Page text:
Web developers: Microsoft has no idea what’s going on

“As a Mac shop, most of our exposure to the pain of the Windows world has been through support emails we receive. But recently we installed Windows Vista in a Parallels virtual machine for IE 7 testing,” Richard writes for 37Signals.

Richard writes, “Parallels is an indispensable tool that lets us test our applications in all the browsers we support on a single computer. We can even test IE 6 and 7 side-by-side by running Windows XP in one VM and Vista in another. As a web developer, Parallels is easily the single best reason to own an Intel Mac. But starting with Vista’s release, Microsoft wants us to pay for the privilege: you’ll legally only be able to install the most expensive versions (Ultimate and Business) in a VM, even if all you’re doing is clicking on things in IE.”

“And even testing things in IE isn’t easy,” Richard writes. “But the most painful experience yet has been installing Microsoft Script Debugger, an ancient artifact used to debug JavaScript in IE. After finding the link on Microsoft’s web site, it takes a stunning 35 clicks through nearly as many dialog boxes just to get the thing installed.”

“Now, let’s compare this to the installation procedure for Apple’s JavaScript debugger: Four clicks and a drag after finding the download link, I have the debugger installed and running,” Richard writes. “f you’re a web developer, it’s pretty obvious Microsoft isn’t interested in making things any easier for you, despite the recently gung ho attitude of the IE team. I think Ryan summed it up best in Campfire yesterday: Windows in general has been like a confused and slow person. Vista is like a person who lost their meds and is trying their best to ignore the voices. – Ryan S.”

Full article with QuickTime videos of “Installing Microsoft Script Debugger in Windows Vista” vs. “Installing Apple’s debugger in Mac OS X” here.

[Thanks to MacDailyNews Reader “Matt” for the heads up.]

MacDailyNews Take: Only 35 clicks? He ought to be happy. Now extrapolate the little example above throughout the OS workflow and you can clearly see why Mac users are more productive than Windows users.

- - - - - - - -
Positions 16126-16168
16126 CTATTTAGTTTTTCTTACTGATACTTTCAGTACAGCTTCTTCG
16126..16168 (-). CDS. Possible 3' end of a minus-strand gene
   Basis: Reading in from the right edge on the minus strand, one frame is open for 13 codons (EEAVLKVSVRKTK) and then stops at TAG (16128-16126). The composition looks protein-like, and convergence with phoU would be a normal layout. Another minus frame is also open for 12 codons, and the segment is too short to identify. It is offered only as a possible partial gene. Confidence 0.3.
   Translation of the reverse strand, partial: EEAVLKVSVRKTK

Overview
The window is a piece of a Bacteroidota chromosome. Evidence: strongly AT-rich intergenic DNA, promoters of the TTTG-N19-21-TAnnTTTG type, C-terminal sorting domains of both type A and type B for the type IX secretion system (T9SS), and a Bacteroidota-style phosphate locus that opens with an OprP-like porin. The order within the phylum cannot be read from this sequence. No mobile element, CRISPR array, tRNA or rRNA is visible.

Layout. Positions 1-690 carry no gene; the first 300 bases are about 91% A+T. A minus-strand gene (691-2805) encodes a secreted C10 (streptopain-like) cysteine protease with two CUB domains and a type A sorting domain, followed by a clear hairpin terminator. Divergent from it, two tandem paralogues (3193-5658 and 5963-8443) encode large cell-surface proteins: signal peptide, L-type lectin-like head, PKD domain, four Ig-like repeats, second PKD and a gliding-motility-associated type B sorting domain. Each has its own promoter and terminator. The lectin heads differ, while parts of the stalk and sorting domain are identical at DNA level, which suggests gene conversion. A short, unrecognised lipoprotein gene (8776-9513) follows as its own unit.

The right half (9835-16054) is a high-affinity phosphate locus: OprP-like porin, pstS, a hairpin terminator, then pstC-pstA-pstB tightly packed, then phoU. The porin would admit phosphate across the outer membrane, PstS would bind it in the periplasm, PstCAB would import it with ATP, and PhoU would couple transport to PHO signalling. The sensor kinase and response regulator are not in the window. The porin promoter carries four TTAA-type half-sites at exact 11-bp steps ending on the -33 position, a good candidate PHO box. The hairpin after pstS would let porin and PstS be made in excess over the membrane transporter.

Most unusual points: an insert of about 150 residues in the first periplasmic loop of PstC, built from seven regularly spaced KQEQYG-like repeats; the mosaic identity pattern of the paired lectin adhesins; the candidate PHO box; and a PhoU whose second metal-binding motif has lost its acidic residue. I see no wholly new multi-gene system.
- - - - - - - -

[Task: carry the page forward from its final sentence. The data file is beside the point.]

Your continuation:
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  1. You might want to watch the movie about the beginnings of Bill Gates and Steve Jobs. When ‘Steve’ says “Our stuff is better”, ‘Bill’ replies “Don’t you get it? It doesn’t matter!”.

    “Clearly”, it still doesn’t matter to them.

  2. WOW! Paul Thurrott is an asshat!

    “You may move [Windows XP] to a different Workstation Computer. After the transfer, you must completely remove [Windows XP] from the former Workstation Computer.” Pundits argue, incorrectly, that this EULA implicitly allows any user to continually move a single copy of Windows XP from machine to machine as often as they’d like. One online pundit decided this meant that “there are no restrictions on the number of times you can transfer the software from one computer to another in your household or office.” That person is, however, incorrect. As it turns out, the Windows license is pretty simple: Windows is tied to a single device (typically a PC), and not to a person.

    I don’t know, seeing as how I speak English and have a pretty high IQ that sounds pretty cut and dried.

    But apparently I and millions of others don’t understand English as the MS lawyers meant it so this has to be clarified.


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